Morgan Stanley Sees China Stealth Spending: Cutting Research

China’s transition toward consumer-led growth and away from exports may be occurring faster than the government realizes.

Official data may have understated household consumption and incomes by $1.6 trillion last year, according to estimates by Morgan Stanley.

The reason: China’s statisticians haven’t kept pace with structural changes in household spending such as on housing and health care, which have grown rapidly, Hong Kong-based strategists Jonathan Garner and Helen Qiao wrote in a Feb. 28 report.

The finding suggests that such spending amounts to about 46 percent of GDP, higher than the 35 percent generally estimated and well below that of other large economies during periods of rapid growth, the report said.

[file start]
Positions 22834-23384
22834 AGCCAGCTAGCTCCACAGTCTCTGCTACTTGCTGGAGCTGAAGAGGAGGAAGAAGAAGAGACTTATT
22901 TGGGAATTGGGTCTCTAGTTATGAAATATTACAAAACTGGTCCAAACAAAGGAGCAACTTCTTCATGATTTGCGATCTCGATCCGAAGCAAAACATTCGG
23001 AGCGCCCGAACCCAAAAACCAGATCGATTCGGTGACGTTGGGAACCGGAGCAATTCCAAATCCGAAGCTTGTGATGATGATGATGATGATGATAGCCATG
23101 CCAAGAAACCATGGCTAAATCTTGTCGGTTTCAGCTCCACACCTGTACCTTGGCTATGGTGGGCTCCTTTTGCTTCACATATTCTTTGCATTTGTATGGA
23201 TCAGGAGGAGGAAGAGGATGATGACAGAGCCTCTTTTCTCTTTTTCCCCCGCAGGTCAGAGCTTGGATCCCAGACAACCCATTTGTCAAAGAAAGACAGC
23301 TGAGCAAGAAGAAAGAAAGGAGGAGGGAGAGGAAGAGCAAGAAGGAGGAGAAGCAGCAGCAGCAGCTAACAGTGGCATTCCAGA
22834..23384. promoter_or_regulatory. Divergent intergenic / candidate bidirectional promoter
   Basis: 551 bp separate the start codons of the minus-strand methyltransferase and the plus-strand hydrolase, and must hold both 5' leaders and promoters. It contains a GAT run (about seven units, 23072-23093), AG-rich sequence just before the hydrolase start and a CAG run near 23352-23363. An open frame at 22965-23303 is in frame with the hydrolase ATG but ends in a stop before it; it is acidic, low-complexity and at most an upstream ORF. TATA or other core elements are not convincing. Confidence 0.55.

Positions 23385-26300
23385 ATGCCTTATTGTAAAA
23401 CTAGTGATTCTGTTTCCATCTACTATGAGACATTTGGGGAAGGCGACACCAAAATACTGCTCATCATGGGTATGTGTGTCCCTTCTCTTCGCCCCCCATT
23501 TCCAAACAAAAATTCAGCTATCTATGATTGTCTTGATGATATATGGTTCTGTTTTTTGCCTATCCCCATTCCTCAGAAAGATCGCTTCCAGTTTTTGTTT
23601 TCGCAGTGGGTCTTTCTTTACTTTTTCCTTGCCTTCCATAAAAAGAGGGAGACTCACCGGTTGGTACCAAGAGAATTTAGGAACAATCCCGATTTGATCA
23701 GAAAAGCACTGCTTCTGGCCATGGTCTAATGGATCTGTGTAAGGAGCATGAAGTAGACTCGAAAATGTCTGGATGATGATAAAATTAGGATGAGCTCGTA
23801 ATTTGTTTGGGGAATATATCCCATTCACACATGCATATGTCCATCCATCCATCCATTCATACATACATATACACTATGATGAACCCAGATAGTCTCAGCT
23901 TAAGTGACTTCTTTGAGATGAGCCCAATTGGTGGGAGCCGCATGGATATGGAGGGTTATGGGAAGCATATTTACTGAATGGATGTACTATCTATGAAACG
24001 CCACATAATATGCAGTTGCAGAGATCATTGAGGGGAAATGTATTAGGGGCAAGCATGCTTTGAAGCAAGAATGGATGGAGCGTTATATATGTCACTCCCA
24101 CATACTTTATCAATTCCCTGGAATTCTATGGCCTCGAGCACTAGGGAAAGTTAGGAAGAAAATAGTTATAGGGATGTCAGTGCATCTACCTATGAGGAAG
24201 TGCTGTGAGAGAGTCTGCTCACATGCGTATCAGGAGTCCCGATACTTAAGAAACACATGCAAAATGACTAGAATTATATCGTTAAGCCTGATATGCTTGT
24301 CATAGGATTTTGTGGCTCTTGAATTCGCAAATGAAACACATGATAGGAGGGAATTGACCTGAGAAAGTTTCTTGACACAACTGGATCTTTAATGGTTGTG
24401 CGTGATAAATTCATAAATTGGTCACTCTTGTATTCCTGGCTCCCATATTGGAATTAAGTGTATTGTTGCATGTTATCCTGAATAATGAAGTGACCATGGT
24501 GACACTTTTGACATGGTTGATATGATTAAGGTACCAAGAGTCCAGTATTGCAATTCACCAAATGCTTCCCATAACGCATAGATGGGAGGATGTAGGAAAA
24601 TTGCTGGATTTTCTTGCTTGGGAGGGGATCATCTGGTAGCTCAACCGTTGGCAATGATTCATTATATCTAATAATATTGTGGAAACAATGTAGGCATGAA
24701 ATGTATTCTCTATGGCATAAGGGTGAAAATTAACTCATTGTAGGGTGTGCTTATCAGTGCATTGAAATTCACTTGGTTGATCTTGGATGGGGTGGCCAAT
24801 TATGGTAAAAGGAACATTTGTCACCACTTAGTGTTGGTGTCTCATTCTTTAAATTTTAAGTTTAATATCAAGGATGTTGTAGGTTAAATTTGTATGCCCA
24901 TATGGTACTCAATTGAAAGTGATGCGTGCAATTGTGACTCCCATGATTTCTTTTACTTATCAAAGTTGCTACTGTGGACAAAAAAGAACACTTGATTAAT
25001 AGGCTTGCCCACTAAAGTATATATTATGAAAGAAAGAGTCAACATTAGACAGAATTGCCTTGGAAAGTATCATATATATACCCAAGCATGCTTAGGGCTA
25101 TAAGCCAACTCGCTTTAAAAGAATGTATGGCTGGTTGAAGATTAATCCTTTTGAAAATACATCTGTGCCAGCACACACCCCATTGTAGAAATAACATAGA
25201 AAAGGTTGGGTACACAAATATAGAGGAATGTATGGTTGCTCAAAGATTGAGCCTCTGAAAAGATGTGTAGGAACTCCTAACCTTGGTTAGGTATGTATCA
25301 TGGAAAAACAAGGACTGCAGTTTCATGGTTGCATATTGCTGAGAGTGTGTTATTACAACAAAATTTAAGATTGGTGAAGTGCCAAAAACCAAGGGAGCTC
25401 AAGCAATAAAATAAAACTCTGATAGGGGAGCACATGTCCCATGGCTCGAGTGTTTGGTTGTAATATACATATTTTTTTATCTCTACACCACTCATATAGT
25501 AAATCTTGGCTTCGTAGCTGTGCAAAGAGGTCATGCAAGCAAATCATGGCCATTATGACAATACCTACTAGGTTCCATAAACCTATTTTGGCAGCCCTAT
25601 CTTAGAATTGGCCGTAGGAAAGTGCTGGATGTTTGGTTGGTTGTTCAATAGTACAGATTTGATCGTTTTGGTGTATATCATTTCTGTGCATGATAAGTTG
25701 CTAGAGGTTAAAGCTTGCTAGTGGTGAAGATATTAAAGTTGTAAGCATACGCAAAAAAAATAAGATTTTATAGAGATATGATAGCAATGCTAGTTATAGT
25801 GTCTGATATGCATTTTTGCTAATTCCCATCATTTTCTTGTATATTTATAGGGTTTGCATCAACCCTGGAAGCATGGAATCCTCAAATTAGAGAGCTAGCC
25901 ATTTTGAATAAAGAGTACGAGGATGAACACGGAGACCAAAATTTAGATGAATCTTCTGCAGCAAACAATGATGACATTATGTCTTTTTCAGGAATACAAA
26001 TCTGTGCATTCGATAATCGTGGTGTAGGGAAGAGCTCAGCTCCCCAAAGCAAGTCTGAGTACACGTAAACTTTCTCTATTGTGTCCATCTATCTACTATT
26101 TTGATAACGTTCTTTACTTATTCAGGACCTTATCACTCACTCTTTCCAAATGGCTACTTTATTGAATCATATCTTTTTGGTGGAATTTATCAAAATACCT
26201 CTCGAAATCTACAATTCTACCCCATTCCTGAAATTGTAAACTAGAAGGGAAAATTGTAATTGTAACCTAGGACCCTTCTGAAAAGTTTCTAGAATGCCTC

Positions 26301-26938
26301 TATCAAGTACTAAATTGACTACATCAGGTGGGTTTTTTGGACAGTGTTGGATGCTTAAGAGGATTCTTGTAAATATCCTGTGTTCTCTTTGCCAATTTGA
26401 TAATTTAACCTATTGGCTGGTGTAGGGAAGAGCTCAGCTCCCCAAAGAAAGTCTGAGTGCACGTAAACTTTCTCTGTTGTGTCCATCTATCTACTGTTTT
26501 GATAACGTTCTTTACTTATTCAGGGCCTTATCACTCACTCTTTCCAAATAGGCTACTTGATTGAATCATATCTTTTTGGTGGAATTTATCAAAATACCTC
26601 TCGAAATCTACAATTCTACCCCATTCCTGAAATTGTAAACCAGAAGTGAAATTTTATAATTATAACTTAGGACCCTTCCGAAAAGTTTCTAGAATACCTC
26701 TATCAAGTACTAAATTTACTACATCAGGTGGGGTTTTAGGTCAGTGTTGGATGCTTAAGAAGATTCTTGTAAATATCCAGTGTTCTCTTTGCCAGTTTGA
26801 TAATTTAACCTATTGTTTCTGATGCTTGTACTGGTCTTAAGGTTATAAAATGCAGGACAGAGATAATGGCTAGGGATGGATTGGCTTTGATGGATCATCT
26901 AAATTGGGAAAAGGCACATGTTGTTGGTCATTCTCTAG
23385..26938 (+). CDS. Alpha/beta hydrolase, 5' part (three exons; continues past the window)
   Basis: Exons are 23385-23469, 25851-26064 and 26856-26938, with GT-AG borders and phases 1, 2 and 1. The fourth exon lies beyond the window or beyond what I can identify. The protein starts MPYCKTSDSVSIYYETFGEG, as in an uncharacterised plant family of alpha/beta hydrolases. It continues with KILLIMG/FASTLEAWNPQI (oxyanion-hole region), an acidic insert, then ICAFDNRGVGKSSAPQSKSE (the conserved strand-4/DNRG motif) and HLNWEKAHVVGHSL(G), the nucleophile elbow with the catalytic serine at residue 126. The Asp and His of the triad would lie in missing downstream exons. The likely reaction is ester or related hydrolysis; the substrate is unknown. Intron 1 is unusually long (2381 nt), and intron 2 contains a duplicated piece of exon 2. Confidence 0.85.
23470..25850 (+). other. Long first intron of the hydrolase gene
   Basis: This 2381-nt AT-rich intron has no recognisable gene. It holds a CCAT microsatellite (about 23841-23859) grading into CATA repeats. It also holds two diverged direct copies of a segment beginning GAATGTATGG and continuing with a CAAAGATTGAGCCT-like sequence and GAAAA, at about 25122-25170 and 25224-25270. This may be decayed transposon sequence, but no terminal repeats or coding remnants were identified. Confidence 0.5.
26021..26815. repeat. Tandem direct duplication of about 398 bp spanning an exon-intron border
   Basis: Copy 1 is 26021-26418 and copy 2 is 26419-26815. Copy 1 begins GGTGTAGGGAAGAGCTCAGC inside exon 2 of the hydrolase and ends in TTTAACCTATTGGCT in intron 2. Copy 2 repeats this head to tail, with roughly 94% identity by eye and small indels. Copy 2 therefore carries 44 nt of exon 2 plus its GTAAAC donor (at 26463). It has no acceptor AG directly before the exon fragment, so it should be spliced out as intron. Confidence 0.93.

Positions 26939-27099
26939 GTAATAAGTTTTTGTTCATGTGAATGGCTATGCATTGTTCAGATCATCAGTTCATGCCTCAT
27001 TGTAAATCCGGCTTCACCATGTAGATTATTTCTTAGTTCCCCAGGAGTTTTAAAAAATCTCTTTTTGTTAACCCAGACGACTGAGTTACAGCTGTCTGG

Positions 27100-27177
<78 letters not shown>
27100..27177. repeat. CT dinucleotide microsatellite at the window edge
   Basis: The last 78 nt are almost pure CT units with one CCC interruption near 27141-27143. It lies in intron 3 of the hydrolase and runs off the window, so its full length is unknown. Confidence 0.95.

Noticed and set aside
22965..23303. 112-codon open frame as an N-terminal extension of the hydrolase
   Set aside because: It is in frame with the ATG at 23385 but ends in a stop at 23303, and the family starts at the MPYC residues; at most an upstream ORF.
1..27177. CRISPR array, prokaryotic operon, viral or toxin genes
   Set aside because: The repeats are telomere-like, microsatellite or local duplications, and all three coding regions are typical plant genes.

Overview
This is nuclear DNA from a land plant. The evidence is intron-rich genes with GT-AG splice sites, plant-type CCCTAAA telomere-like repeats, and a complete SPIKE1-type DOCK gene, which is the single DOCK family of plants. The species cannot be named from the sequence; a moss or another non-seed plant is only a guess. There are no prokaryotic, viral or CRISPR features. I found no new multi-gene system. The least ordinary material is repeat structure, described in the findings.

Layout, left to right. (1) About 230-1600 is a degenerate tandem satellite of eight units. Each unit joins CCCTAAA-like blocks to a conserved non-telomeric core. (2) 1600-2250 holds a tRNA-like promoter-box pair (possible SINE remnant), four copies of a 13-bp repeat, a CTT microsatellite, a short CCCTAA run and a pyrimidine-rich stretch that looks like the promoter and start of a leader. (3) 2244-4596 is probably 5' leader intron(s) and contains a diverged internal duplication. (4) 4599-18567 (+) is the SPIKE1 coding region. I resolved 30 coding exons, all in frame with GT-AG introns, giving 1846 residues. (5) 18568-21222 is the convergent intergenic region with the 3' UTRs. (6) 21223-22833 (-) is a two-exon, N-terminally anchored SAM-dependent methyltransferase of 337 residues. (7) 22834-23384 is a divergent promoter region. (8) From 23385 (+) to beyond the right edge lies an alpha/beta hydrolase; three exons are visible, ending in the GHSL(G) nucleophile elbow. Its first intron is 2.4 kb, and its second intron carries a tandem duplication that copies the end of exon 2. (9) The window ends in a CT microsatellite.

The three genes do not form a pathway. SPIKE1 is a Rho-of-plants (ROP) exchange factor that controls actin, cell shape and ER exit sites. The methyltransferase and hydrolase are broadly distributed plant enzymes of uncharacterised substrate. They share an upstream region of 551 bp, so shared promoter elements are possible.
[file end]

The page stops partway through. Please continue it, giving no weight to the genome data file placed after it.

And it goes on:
That means the shift to consumption-driven growth and away from exports has been under way for some time, Garner and Qiao said. And it implies that household spending as a share of GDP has risen 2.4 percentage points since 2008, while the official data suggests a 0.5 percentage point decline.

The estimates suggest “China has not been such an outlier versus other countries in its investment trajectory,” they said in their report.

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The global financial crisis may have upended the conventional wisdom that no strong link exists between economic growth and equity returns, says Schroders Plc.

In a Feb. 22 report, economist Keith Wade and analyst Anja May reviewed the post-crisis relevance of a 2005 academic study of 53 nations that had found no clear relationship between shifts in stocks and in gross domestic product.